The Algona Upper Des Moines from Algona, Iowa on November 23, 1892 · Page 4
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The Algona Upper Des Moines from Algona, Iowa · Page 4

Algona, Iowa
Issue Date:
Wednesday, November 23, 1892
Page 4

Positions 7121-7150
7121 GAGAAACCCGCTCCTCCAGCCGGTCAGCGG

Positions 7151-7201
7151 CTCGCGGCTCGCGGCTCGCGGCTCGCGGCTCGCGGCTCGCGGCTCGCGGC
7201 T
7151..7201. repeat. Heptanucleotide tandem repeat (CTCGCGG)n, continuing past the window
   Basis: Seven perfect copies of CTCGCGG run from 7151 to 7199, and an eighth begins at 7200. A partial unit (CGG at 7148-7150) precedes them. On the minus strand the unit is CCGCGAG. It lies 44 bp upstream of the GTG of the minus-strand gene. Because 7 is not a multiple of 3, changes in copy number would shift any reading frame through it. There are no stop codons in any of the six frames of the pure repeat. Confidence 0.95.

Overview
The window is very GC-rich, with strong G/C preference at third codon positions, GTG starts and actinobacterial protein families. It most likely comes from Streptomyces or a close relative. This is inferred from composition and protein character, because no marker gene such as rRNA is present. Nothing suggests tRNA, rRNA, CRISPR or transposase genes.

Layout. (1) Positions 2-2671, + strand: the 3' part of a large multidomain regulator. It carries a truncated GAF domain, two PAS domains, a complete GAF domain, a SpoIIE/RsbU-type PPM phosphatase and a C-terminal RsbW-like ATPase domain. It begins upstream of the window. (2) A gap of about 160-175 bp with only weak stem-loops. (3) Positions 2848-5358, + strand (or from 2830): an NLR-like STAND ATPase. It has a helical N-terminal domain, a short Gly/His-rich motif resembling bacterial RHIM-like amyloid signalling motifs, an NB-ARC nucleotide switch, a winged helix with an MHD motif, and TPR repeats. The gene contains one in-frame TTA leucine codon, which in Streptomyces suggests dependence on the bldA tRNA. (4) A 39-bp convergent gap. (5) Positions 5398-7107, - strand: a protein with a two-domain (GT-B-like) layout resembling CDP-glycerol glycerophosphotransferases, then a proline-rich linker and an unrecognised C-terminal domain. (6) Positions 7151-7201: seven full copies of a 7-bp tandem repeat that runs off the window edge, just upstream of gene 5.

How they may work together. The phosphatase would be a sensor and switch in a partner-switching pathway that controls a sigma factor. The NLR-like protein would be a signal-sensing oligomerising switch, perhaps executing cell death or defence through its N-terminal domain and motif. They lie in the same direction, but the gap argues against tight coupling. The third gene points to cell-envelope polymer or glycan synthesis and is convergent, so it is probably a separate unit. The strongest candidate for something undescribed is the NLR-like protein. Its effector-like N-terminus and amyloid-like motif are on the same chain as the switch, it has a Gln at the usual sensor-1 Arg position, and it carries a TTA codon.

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YEAR. THEJPPgBK DES MOtSES! ALGOKA, IOWA, WEDNESDAY, NOVEMBER 28, 1892, INGHAM & WARREN. terms of The Upper DCS Molnss: 6opy, oae year 41.50 fOtte copy, six months . 76 r One copy, three months....' . 40 Sent to any address at above rates. Remit by draft, money order, express order, Otpostal note at ourrisk, Rates of advertising sent bit application. KOSStfTH'S ISl-JEOTtON CA9ES. Although the whole matter involved th the attempted voting of the railway graders at Ledyard is in court, und although Mr, Sullivan, who is amply able to represent the case of the men, is In charge, the Cotfrler has for two issues now continued to make statements calculated to prejudice public opinion. This is uncomplimentary to Mr. Sullivan to begin with. It is very unfair to all concerned to end with, for Instead of stating the law of Iowa the .Courier has contented Itself with appealing to a popular misunderstanding of what constitutes legal "residence." It Is usually good newspaper policy to allow matters in court and especially matters before a jury, either grand or petit, to go without unnecessary comment. Court sits Doc. 10, and then the whole question will be adjudicated and the people of the county will be fully advised as to the requirements of the law and as to the rightfulness or wrongfulness of the action of those who challenged the railroad vote. But if the Courier cannot wait for the decision of the court, it might at least state the facts of the case and publish for the benefit of its readers what the supreme court has decided. We had no intention of saying anything farther as to the merits of, the case. But as there are still many who seem to think that simply living in a county 60 days entitles a man to vote there we will again state the law. To vote a man must be a "resident" 60 days in the county, and must be a "resident" of the township. The .supreme court has decided flatly that to become a " resident" of a county or township a man must have gone there with the intention of making that his permanent home. Thus it is that though Secretary of State McFarland has resided in Des Moines with his family for two years, he had to return to Estherville to vote, for his legal residence is in the latter place. To be entitled to vote the men working the railroad grade in the north end of the County must not only have come to Kossuth to make their permanent homes, hut must also have come to the various townships where they offered their votes for the same purpose. Evory• body knows as a matter of fact that they had no such intention, and their acts prove it. The bulk of them offered to vote in Ledyard. The grading is done now in that township, and Senator Chubb said Saturday that the whole outfit had moved to another place. Not a man who offered to vote, as we are informed, claimed Ledyard as his permanent home, and everyone who did vote voted illegally as the Courier well knows. In discussing the fine assessed against Huber and Kunz at Wesley the Courier shows the same desire to misrepresent the law and excite party prejudice. The men were fined for trying to get a man to change his ballot, they being in Kunz' store adjoining the polling place. This the law expressly prohibits within 100 feet of the polls. No exception is made in favor of any man's business place, nor is it stated that the 100 feet lie in any particular direction. Whether there is any exception when a man is in his own building, the courts will have to decide, but if there is it is evident that the law amounts to nothing, for what would prevent any party from buying, renting, or building right side by side with the polling booth and there overhauling every voter who approached the polls? But the Courier Bays the law was intended " to prevent a person following a man up and spying put how he voted." Now what is thera In the law that prevents a man from walking where he pleases and Spying all he can see? And how can a man spy how another votes with the new Toting booths? This is a fair •fetapto of the nonsense the Courier fills a column with. The law was intended to pravent electioneering for votes wtthin 100 feet of the polls just as it a*yi f and that $• exactly what it did irrer at Wesley. Tho Courier says this case will be appealed. If that is the case it too can be left to the courts, and as Mr. Sulli- •tteo. IB the attorney, it will be exceedingly complimentary to him for the Courier to assume that he can attend to the interests of his clients. We feel oortain that he will see to it that their rights will be protected and that the law will be satisfactorily expounded. In any ovent he is only being handicapped by such foolish misstatoments aa the Courier has made thus far. The Courier should remember that there is a difference between legal evidence and clap-trap assertions. may be given our own skilled labor and that the United States may be a successful competitor in the markets of the world." In its ratification editorial the London Pall Mall Gazette said: "Both the merchants and the unemployed workihgmeh of England have reason to rejoice at the democratic victory, as, with the possibility of the reopening of the American markets to the goods of Birmingham, Bradford, and Manchester, capitalists will get a chance to procure some return on their money invested and the workingmen will have an opportunity to get a decent price for their labor." Here seems to be a divergence among the opponents of protection, and one that is likely to prove vital ( to American interests. While our new vice president says that free trade isnotonly going to hold the A merican market for our manufacturers, but also give them a foreign field, the English papers without exception think it will not interfere with what they have already but will give them a big share of the American trade. In guessing at who is right about it, it may be well to remember that for some 600 or 800 years Johnnie Bull has never yet in commercial matters failed to know on which side his bread was buttered. If the English papers are mistaken and with free trade America is about to take some of the foreign trade now held by England, it will be the first time in history that they have been fooled. And how badly they will be fooled may be judged by what they say. Here are a few selections from editorials on the result: St. James Gazette, Nov. 9: Some satisfaction is felt in England at Mr. Cleveland's going back to the white house. The Blaine- Harrison regime has been far from agreeable to Brlttish Interests. London Telegraph, Nov. 9: The election of Mr. Cleveland will check the establishment of tin plate and other factories. London Graphic, Nov. 9: No pleasant er news has been received on this side of the Atlantic for a long time than the election of Mr. Cleveland. The following despatch following the election shows the sentiment in the manufacturing districts: LONDON, Nov. 10.—There Is everywhere great enthusiasm over the result of the American election. Advices from Wales state that the tin plate workers held a Jubilee, and at Bradford many remained up till lute yesterday morning waiting to hear the figures from America. There has not been such excitement in a long time in the industrial centers of Gi-eat Britian. At Glasgow, Belfast, and other industrial centers there is general rejoicing over the prospect of the United States being opened for more liberal If not free trade. doubly damned before I give to you those particular pledges for which you have asked at this particular time." KOSSUTH has an early settler who has for 30 odd years of storm and sunshine, blizzards and rains, blights and early frosts been suited with the weather. He has an invariable answer to all inquiries, "the weather pleases me, what is the matter with the weather?" THE UPPER DES MOINES has somewhere picked up a stray bit of verse which expresses the sentiment of our Riverdale pioneer, and which seems appropriate to the Thanksgiving season. We commend its philosophy to the earnest consideration of that ever- present class, who never fail to find something to complain of even at Thanksgiving: Everything pleased my neighbor Jim. when It rained He never complained, But said wet weather suited him. "There's never too much rain for me, And this is something lilte," said ho. When earth was dry as a powder mill, He did not aigh Because it was dry, But said If he could have his will It would be his chief, supreme delight To live where the suu shoue day and night. When winter came, with Its snow and Ice, He did not scold Because It was cold, But said: "Now this is real nice; If ever from home I'm forced to go, I'll move up north with the Esquimaux." A cyclone whirled along Its track, And did him barm— It broke his arm, And stripped the coat from off his back, " And I would giro another limb To see such a blow again," said Jim. And when at length his years were told, And his body bent, And his strength all spent, And Jim was very weak and old, "I lone have wanted to know," he said, "How it feels to die," and Jim was dead. The angel of death had summoned him To Heaven, or—well, I cannot tell? But I know that the climate suited Jim: And cold or hot, It mattered not— It was to him the long-sought spot. Wo hope all our readers will take their turkey tomorrow in a '•'Neighbor Jim" spirit, and if they have suffered any real misfortunes in the year past they can explain them as the darkey did Whitelaw Reid told about in New York when expressing how he felt over the election: " There is a question which I have encountered for the lust week. It is a Question not unlike that which is so often asked about the weather, and it amounts to this: How do you feel about Hi 1 One of my associates in journalism was reviving for my benefit today a venerable story which seems pretty well to fit the case. It was that of an ancient man and brother of the African persuasion who had just buried the fourth wife he had had within the past two years, and was naturally overcome by the affliction and the inscrutable nature of the tfHE Georgia legislature has already authorized the state banks to issue money as soon as congress repeals the ten per cent. tax. it now appears also that for some years Senator Vance of North Carolina and Senator Daniels of Virginia have been trying to get this tax repealed before it was made ah issue in this campaign. People in the north have thought there was nothing in this state bank question. In the southern states it has been a Vital issue, and they propose to have state money as soon as congress meets. As the democratic platform made a square pledge, it is impossible for congress to go back on it, and we shall probably soon see wherein the new state bank system is better than the old. PRESIDENT HARRISON it is said will practice law again at Indianapolis, Attorney General Miller will open an office in Chicago, Secretary Tracy will return to the practice in New York, John Wanamaker will give his attention to his store, Secretary Elkins will go back to West Virginia and watch the senatorship, Secretary John W. Foster will remain in Washington, while Charles Foster of the treasury department will return to Ohio to attend to private business. Secretary Noble becomes again a lawyer in St. Louis, and Secretary Rusk a farmer in Wisconsin. prese'ntshouted, 'amen, amen.' This led the democratic brother to make the following amendati on to his prayer: 'Not, O Lord, in the sense our republican brother means, but in the spirit of accord and concord.' ' Any cord will do, Lord; any Cord will do,' interjected the repubiicafc. The pastor immediately made a rule that hereafter politics should be kept out of the prayer meeting." ^ Yale defeated Harvard at football Friday. The great Contest is Yale vs. Princeton tomorrow. » President Harrison has appointed John H. Gear assistant secretary of the treasury to fill a vacancy, and ex Gov. Stone land commissioner in place of Thos. H, Carter, chairman of the republican committee, who has resigned. Tho appointment of Gov. Gear gives great satisfaction at Washington, where his eminent fitness for the place Is well known. Iowa Is well recognized by the present administration. Lafe Young says: minor issue settled by "There was one the Iowa election. We allude to Horace Boies, a man who has already cut a wider swath than his ability warrants." Frank Siddall, the soap maker, was asked why he advertised in newspapers exclusively instead of using sign boards, etc. He replied that in his experience people who didn't read newspapers didn't use soap. Sanborn also has revived roller skating. This is nearly as ancient and fully as dangerous as shinplastersi Are we to be flooded with misfortunes? ' The Mason City Express-Republican says: "Hon. Jas. E. Blythe was given a pleasant welcome home last Saturday afternoon. He arrived in the city at the Iowa Central depot, where fifty or more citizens were on hand to meet him. He was accompanied to his residence on Washington street, where an informal reception was held. The great republican success in Iowa this year is due, in a large measure, to the very able management of Mr. Blythe. Ho has proven himself an able executive officer and would be a good man to be at the head of the republican national committee in the next campaign." The Des Moines Leader says J. S. Clarkson wants to be United States senator to succeed Jas. F. Wilson. Senator Allison and the American delegates to the inter-national monetary conference are at Brussels, where the meeting is to be held. Roswell G. Horr says that distributing patronage weakens any party and that personal disappointments are what turned Illinois and Ohio. He adds: "It has been for years evident to many observing politicians that it is not always safe to run a president for a second term, especially one who has been compelled to change the entire patronage of the nation. It is urged that precisely that lesson was taught by the defeat of Mr. Cleveland four years ago. Such lesson as there is in this has .now been emphasized by the defeat of President Harrison." The Dubuque Telegraph is inclined to give Henry George the credit he is entitled to for the great free trade movement in this country. It says: " The single tax men of the country, and they are becoming more numerous every day, are delighted with the election to congress of ' Tom' Johnson of Ohio, ' Jerry' Simpson of Kansas and Judge Maguire of California; and in Minneapolis, New York, and elsewhere they are holding public meetings to express their gratification. When the philosophical come to analyze the causes of the recent election result, they will discover that the single tax idea was a most potential factor in producing it." The Carroll Herald says Mr. Ryan made as good a campaign as any democrat could, and adds: "In case Bro. Ryan is not as thoroughly licked as he would like to be he should try his hand at distributing patronage and then run for congress again." A DIKFKUENCE OF OPINION. In his ratification address Vice President-elect Stevenson said among other things: "Wefavor a larger measure of commercial freedom, to the eud that employment dispensation. His pastor tenderly Inquired about his feelings, and struggling to express his idea of this inscrutable character of the thing, he said: 'All I can say is, that I am m the hands of an all-wise but perfectly unscrupulous Providence. 1 " ANOTHER characteristic story is told of President Cleveland. Thos. G. Shearman, who stands high in the party, tells it, and it is altogether probable that it is true. He denies that Cleveland promised anything to Tammany at the famous Now York meeting, whore it was said he made a trade for the offices. Ho says that Cleveland told Tammany that its members had more to lose than he did, and they could do as they pleased. Then he added: " Mr. Sheohan, I have listened with the utmost attention to what you have said; I have followed you very carefully, and I think I understand you perfectly, and what I have to say in reply, Mr. Sheehan, is that I'll be damned before I will make any pledges ou any eubject whatever, and I'll be Chauncy M. Depew says Harrison is more likely than anyone to be the man for 1896. He says also that the republican party will come up smiling for protection. Of President Harrison ho says: "He will be for the next four years the one private citizen whose every appearance will command the attention of the whole country." The Boston Herald voices the sentiments of those democrats who believe what they have been saying about the tariff. It says: "Todelay tariff reform until a year from next winter, to make the American people endure for 15 or 18 months to come the gross abuses of the McKinley law, would be hardly less than a betrayal of trust. If the McKinley law is the outrage upon the people of this country which we believe it to be, and which democratic newspapers and orators have affirmed, no time should be lost in securing Its repeal." • * _ James Hood of Fort Dodge was held up and robbed last Saturday by highwaymen in the outskirts of the city. That is pretty bold for this part of the world. The great Homestead strike has been declared off by the men. They have lost $3,000,000 in wages, and the Carnegie company over ?4,000,000. It has been the biggest strike known. IN THIS NEIGHBOBHOOD. Buffalo Center is one of the new towns on the new railroad, just over the line in Winnebago county. It has 25 houses up. Mason City Republican: Among the latest promotions to conductorship we are glad to announce that -Jimmy O'Malley has been given a " punch," which he is capable of using as the best of "em" and is running a freight train on the Algona turn around. Blue Earth Post: Our former townsman, W. J. Burton, now residing in the vicinity of Ledyard, across the line in Kossuth county, Iowa, 'was elected one of the commissioners for that county at the election Tuesday of last week. He will make a good official for our neighboring county, as he is an all round honorable young man. Algona friends of Mrs. Getts, daughter of Robt. Henderson, will read with regret this item from the Elmore Eye: E. M. Getts and family move this week to Algona, Iowa, where they intend to remain till after the holidays, and then go to Colorado for the benefit of Mrs. Getts' health. Mr. Getts was principal of our public school for two years. They will be greatly missed in Elmore society. Bancroft Register: Our next clerk of courts, B. F. Grose, paid one of his bets yesterday. If Harrison was elected Ed Kinne was to wheel Mr. Grose up and down the main street on a wheel barrow astride a keg of beer, and if Cleveland was elected Mr. Grose was to do the " push" act and the other fellow take the the ride. Mr. Grose paid the bet in proper style, wheeling his man from the center of town up to the Phoenix house and back. The Hancock Signal relates a curious arrest: J. P. Johnson of Wesley, an old-time resident of Britt, was arrested last week for going by that name, when it was claimed by R. F. Gray, informant, that the true name was J. P. Jenson. Mr. Gray must have found he was known by that name for a dozen years or more, or that tho names are a mere translation of Danish to English or that no such crime is known unless the false name be used to commit some fraud, for at the time set for trial the case was dismissed and Gray was out in Dakota. A man named A. Gee writes as follows to the Carroll Herald from Winnebago county, where he is located; " On our way from Nebraska we came through Sioux City, thence northeast through Woodbury and Cherokee, north into O'Brien, thence through Clay and Emmet and Kossuth into Winnebago. Traveling by wagon afforded us exceptional opportunities to study the country. In the western part of the state the crops are good, but through Clay, Emmet and Kossuth they are poor, for in this region lakes and ponds abound and the sub-soil is dense and rubber like. The spring was so wet that the farmers could not get their crops in in time or work them after they had them in. As we progressed eastward, however, the crops and land got better as the country became more rolling. In Winnebago county the soil is good, so are the crops." If this is all Mr. Gee knows about land, he ought to " haw" a little with his mind. 'TWAS EVEB THU8. H. I. Wusson's Broad Falls On the Buttered Side —An "Unfortunate Defection," * And now it seems that after all the announcements of our old townsman's victory, and after his own assuring telegram "I am triumphantly elected," the rising of the sun. Homer has had everything short of the presidency but for '''unfortunate defections." Only last year he was elected district judge, but for this trouble. And then think of his meteoric career in Dickinson and Kossuth counties. Only an "unfortunate defection" kept him from being chief clerk of the house of representatives when Mr. Lund was down. It is the bane of his brilliant career. It has lost him office, It has brought him to earth like a rocket stick dozens of times. It has generally elected all the men he has most violently opposed. It has even cut him short in his most brilliant flights of oratory, for what but an "unfortunate defection" Could Chairman Wilson's grip on his coat tails be considered as it brought him back into his chair just as ho was explaining at the big Cleveland ratification eight years ago how the democracy would now make the temperance question their chief object of solicitude. Our condolences go out to Homer I. We had hoped that at last his stern and unyielding chase for an office had been rewarded. But that relentless nemesis, "unfortunate defection," pursues him. He is hoodoed. He has tried all parties, and nearly all offices. He might as well give it up. OOTOTY MATTEBS. Proceedings of the November Meet- Ing of the County Board—The Routine Report. In addition to counting the official returns which we published last week the board allowed a lot of claims, and attended to the usual business. The bills allowed will be published next week. The general matters attended to were as follows: Matt. Holzbauer was appointed janitor at $25 a month till May next. The ladies relief corps was allowed the use of the court room for a supper. The following claims were allowed: E. O. Mann for colt killed by dogs $40; J. A. Simpson for hog killed by dogs $10. G. H. Peters is a committee to report on a waste bridge between 26 and 27-98, 29. The board vacated the road near the southwest corner of 35-94, 28, as asked by H. Curran and others; it laid over all petitions for grades at this session; M. O'Rourke was let the contract to do 300 yards of grading tb the overflow bridge at Fraser's at 10 cents a yard. Auditor was authorized toorder three cars of piling of Galer & Whipple, Edgewood, Iowa, to range from 10 to 20 feet in length, price to be not more than 10J cents per foot. John Resch asked for vacation of half section line road on 35-95, 30. Action deferred. The board reconsidered its action in laying a road near Burt on 1-99, 29, and decided not to lay it. H. C. Hollenback is a committee ' to repair bridge on east line of 31-94, 29. The auditor and H. C. Hollenbeck were authorized to arrange settlement for the voting booths; the auditor also to collect interest as per contract with A. D. Clarke on n*, ne 2-97, 28; the auditor's school fund loans were approved. Mrs. Colby, Mrs. Lemke, and Mrs. James were allowed $12 a month, Mrs. Champion and Carl Miller $8, out of poor fund. Tax on lots 3 and 4 block 75 in Algona for 1891 was abated. The bonds of justices were fixed at $500, constables $300. The following claims were not al°wed: W. T. Bourne's for sheep killed by dogs; A. Dinger for supplemental damage on road on 22-98, 29: H. W TTn tr»V» *Q ttn + t 4-{,<-.« * 1 • J * .• in " any of the provisions of said Article IV? " Clearly they do not. They were imf ' mustered into the U, S. army*^ g charged therefrom, and they did hnf belong to the state regiments called in* to active service ana subject to tv orders of the IL S. general officers The active service here mentioned' evidently refers to active service in th« suppression of the war of the rebellion and cannot be construed to mean or " elude any other service. Cons ly theyare hot eligible to memu c ,- aa m in the Grand Army of the Republic. P W. W. PHILLIPS, Judge Advocate. —' 1,, ^ A TBAitf LOAD OF FLOtJB, A Fine Sight on the Northwestern How the New Northwest Does Bus Iness. Visitors at the Norwestern depot last Thursday saw a sight which speaks for the enterprise that is building up this section. The freight train going south was pretty well covered with white cloth labels which announced that the Blue Earth City roller mills, were making a heavy shipment. Ten ' cars of flour from these mills bound for Des Moin'es show what can be done and is being done in our neighboring city, and being done too with southern Minnesota and northern Iowa wheat. G. E. Francisco, head of the firm, was with, the train, and in conversation told something of the shipment, which is after all but a small item in their business. About 400 cars a year are sent through Iowa, mostly to Des Moines where they are scattered in various directions. When asked if Blue Earth could compete with the larger places he said the only means he had of judging was by the demand, and that thus far they had fallen behind their' orders and were planning to enlarge. They use, what will probably surprise some, our' local wheat, having at various times bought at Bancroft. Ho says it makes flour to compete with the Dakota product, and their " Water Lily" brand ho puts up against anything made. There has been in the minds of many a prejudice against flour made from our fall wheat by local mills, but the sale of the product of the Blue Earth mills further south where all the people know about it is by testing the flour, shows that this is nothing but -a prejudice. We are glad to note this evidence of business prosperity in one of our neighboring cities, and to congratulate Blue Earth upon having so enterprising a firm as Francisco, Pride & Wing. They not only advertise Blue Earth by their train loads of flour traveling all over Iowa, but they also attract attention to all of southern Minnesota and northern Iowa, and thereby benefit us all. We hope to see. their business increase until instead of 400 cars shipped to Des Moines each year, the demand will require 1,000 cars, and this will be soon if tho present excellent quality of their fine brands is maintained. It is about time to quit having fun with Bro. Ryan, but the following in tho Humboldt Republican is too good, whether true or not, to let pass: "Jimmy Ryan, while in a confidential mood, confessed to a friend a few days after election that there were ' more d d\ liars to the square Inch in Kossuth county than any place on earth.' 'Why,'said he \« there were men working openly against me Tuesday that promised faithfully to vote fo^me." 1 * , . ( Sam Clark is responsible\|or this story: "At.a recent prayer meaning in New Jersey a democratic brother played that God would cause the democratic party to hang together, whereupon a republican and after all the congratulations sent over burning wires to him, that as usual Homer I. Wasson, the " uncrowned orator,"is in the turreen, Bro. Reaver's paper tells the story: "Marion county democracy achieved another brilliant victory last Tuesday and the only thing which prevented a clean sweep of the platter was the unfortunate defeat of Mr. Wasson, democratic candidate for county attorney. Mr. Warren, the republican candidate, was elected, not because of popularity or any special fitness or ability, but because of an unfortunate defection from Mr. Wasson in the democrat party in Lake Prairie, as the vote very plainly shows." An " unfortunate defection!" There it is again. It has occurred so of ten that it is a chronic trouble with Home! 1 . It „ ^,,, vw . can be bet on with as much certainty as I turned." Do these P. Hatch's petition for bridge on south' line 4-95, 30. The county treasurer was ordered to redeem the sw nw 35-99, 28 from sale of 1889; also to refund $17.48 on nw 20-98, 30 that being college land; also ordered to transfer $1,500 from bridge fund to county fund. Board ordered to act as committee to view and reportin January ontheffrade on half section line of 26-97, 29. J. O. Rawson is appointed a committee to view and report on bridge on nw corner of 20-95, 29; also to take G. H. Peter's place on grade on west line of JJ-96, 29, Members of board allowed pay as follows: Peters. $13.90; Rawson, ?13.80; Hollenbeck, $13.44; Holtz, $14.04 THE NOBTHEBK BOBDEB BBKJADE. Its Members Not Eligible to Admission Into the Grand Army-A Ile- cent Decision. All veterans of the Northern Border brigade, famed in early history, and all old settlers in this section will read with interest a decision just published by the state department of the grand army. It recalls the most exciting episode of our pioneer history: DES MOINES, May 22,1891.-ToChas L. David-son, Commander of the Department of Iowa G. A. R.-Dear Comrade- Your favor of the 19th inst. with en- cosed letter of Harvey Miller of Estherville, Iowa, bearing date May 18, 1891 Sltfon a ,twS mltting th/ f ° 110 * In August 1862, a company was or !£?£«^'.composed of the settlers near Kstherville, under command of Capt w -H.Ingham, now of Algona, to pro- toot the settlers of that portion of P the state of Towa from invasion by Indians These men were mustered into f tate service by order of Gov. state the They built Fort Defiance at be? ' of sara^st KrSS^?"* Article IV of chapter I, Regulations, provides who i to such membership, diers, and sailors of the eligibl Soland WHO OWNS "HELLSTOBE?" Algona Gets a Send On" In the Disreputable Des Moines Graphic —A Likely Story. J. B. Jones writes us as follows'from Des Moines: "I have so long been a part of Algona and entertain such high regard for the people there as well as the reputation of the town, that I always feel like resenting anything which assails the good name and reputation of that fair city. My attention has been called to the enclosed clipping from Saturday's (Nov. 19) Graphic of this city. Considering the source from which it emanates, however, little harm will come fome from it:" .The Graphic under the caption Must be a Tough One" says: H the story told by A. Anderson, a crippled Des Moines shoemaker, be true, Algona certainly is an undesirable place for a pilgrim and a stranger to fall into. Mr. Anderson claims that he went to Algona for the purpose of engaging in the work of his trade, taking with him $300 in cash. He says that owing to the perfect system of robbery followed by the natives of that place he became a busted monopoly in no time. From his ta k it would be inferred that a place called the "Hell Store" is about the only institution in the town that ?.°fs a thriving business, and says that if they fleece all suckers as they did him, they certainly have no complaint to make about hard times. FOB THE ALGOKA POSTOPHOE. A Review of the Situation as It Exists at Present, Nothing new has developed in the postoffice contest, except that Bro. Hinchon is in th,e field in dead earnest. Wo are sorry to see that he now claims to have always been a Cleveland man, and also that he has the active endorsement of the Republican. These are both bad omens so early in the struggle. But these are not all, for there are many who have other candidates for the place. ,The public generally would be pleased to see L. C. Smith appointed. Mr. Lantry made an excellent official and could take up the work without tnat learning process so troublesome to the public which a new man would have to go through, and many think that it is time a German citizen got some recognition from the democrats, they having furnished Cleveland his strongest support and secured nothing in return. Mr. Pettibone has many friends who would like to see him appointed, and others are named, THE UPPER DES MOINES says let the best iu^V*'?? 1 It; h °P es Mr- Ryan will look the field over very carefully, and it will render him, all the assistance in its power in accurately estimating the sentiment of the people. By the way, how would an election do, allowing the republicans to y'ote? It would furnish us a merry time und be a fair turn aoout. i discharged there rom . I wen come withiti GS? d looks ave.more than skin deep, depending upon a hlealthy condition of all the look. ans. ir the liver bo inactive yo\ >ok, if your stomach be dis- e a dyspeptic look, and if -,---„- —, affected you have a pinched Secure g<Jod health and you will „„ . J.ood looks; Eleotiio Bittera is the great alterative ftnd tonic, acts directly ou ™ e t evlta l organs. Cures pimples, blotch- on. hn«l. „„., -,.?„ ft ^ Son^taltojn, Is «;60o bottles. 4